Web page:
Bike Infrastructure Promotes Job Growth, Study Finds
By: Sam Greenspan
February 14, 2011
Nate Evans, the bicycle and pedestrian planner for the city of Baltimore, provided the data for the survey. He says both direct and indirect jobs are created as a result of a better bike infrastructure.
"Within the past two years, we've had four bike shops open up in town," he says. "So you're talking about five or six new jobs per bike shop. And later this year we'll have yet another one open up."
So far, Mayor Stephanie Rawlings-Blake hasn't said whether she will incorporate the findings of the survey into her plan for job creation in the Baltimore.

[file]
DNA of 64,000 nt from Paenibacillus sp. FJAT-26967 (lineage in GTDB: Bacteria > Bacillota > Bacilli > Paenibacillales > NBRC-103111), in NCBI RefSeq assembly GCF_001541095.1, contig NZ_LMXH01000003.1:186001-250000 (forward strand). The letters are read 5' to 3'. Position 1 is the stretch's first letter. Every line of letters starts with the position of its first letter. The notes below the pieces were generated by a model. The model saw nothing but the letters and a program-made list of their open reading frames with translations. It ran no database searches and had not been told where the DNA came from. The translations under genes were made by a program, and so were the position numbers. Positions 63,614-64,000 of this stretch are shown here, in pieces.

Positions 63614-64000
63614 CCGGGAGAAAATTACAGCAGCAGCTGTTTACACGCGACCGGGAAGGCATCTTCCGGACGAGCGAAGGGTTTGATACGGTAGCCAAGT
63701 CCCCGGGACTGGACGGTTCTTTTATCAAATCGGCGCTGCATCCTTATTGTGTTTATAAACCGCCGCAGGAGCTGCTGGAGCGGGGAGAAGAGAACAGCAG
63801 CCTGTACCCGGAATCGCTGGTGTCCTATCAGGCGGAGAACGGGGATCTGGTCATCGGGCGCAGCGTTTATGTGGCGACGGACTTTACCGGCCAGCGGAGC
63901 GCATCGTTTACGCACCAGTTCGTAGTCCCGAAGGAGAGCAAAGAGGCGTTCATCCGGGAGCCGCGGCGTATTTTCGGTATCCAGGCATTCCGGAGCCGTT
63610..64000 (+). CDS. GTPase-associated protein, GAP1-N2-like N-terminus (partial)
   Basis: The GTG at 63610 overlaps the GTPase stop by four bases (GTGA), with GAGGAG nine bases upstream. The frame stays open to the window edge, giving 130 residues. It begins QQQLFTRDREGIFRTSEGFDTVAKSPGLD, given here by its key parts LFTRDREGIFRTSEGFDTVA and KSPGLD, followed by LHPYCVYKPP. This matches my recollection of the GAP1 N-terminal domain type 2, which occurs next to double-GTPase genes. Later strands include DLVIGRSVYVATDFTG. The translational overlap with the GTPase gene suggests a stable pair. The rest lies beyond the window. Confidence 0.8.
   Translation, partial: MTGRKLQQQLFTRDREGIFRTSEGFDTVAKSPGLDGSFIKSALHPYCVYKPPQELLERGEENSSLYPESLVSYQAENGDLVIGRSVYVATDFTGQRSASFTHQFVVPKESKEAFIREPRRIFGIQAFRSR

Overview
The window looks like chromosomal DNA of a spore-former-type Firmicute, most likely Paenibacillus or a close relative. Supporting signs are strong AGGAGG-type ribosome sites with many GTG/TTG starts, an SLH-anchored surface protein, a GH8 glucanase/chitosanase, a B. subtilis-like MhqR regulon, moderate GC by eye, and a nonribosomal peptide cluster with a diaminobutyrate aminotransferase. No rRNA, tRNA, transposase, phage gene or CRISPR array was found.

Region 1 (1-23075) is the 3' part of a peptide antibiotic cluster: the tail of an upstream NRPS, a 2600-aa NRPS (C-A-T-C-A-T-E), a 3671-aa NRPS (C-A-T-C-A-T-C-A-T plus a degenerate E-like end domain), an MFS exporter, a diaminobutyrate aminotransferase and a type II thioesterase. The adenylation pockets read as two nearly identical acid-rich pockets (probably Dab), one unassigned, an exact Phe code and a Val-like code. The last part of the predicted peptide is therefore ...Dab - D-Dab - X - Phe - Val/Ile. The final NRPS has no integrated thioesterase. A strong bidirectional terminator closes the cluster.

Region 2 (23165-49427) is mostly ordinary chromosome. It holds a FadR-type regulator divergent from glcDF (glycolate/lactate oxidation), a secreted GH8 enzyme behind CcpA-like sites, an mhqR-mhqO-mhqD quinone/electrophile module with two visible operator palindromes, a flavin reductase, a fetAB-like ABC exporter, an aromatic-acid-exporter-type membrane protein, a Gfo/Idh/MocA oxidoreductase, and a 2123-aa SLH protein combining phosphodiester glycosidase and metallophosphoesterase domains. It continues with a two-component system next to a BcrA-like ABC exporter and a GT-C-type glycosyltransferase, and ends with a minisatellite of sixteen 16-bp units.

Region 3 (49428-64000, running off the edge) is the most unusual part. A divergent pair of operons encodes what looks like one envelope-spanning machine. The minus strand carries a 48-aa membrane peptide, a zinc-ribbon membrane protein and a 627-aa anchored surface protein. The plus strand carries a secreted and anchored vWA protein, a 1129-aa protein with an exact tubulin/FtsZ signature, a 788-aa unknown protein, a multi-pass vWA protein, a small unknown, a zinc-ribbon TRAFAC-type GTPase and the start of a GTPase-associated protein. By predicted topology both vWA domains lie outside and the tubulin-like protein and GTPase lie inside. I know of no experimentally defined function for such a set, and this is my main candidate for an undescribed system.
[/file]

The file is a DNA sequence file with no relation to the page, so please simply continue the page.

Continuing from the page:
The president of University of Maryland, Baltimore County, chats about the future of higher education — and what he's doing to steer African-American students into science, technology, engineering and mathematics.
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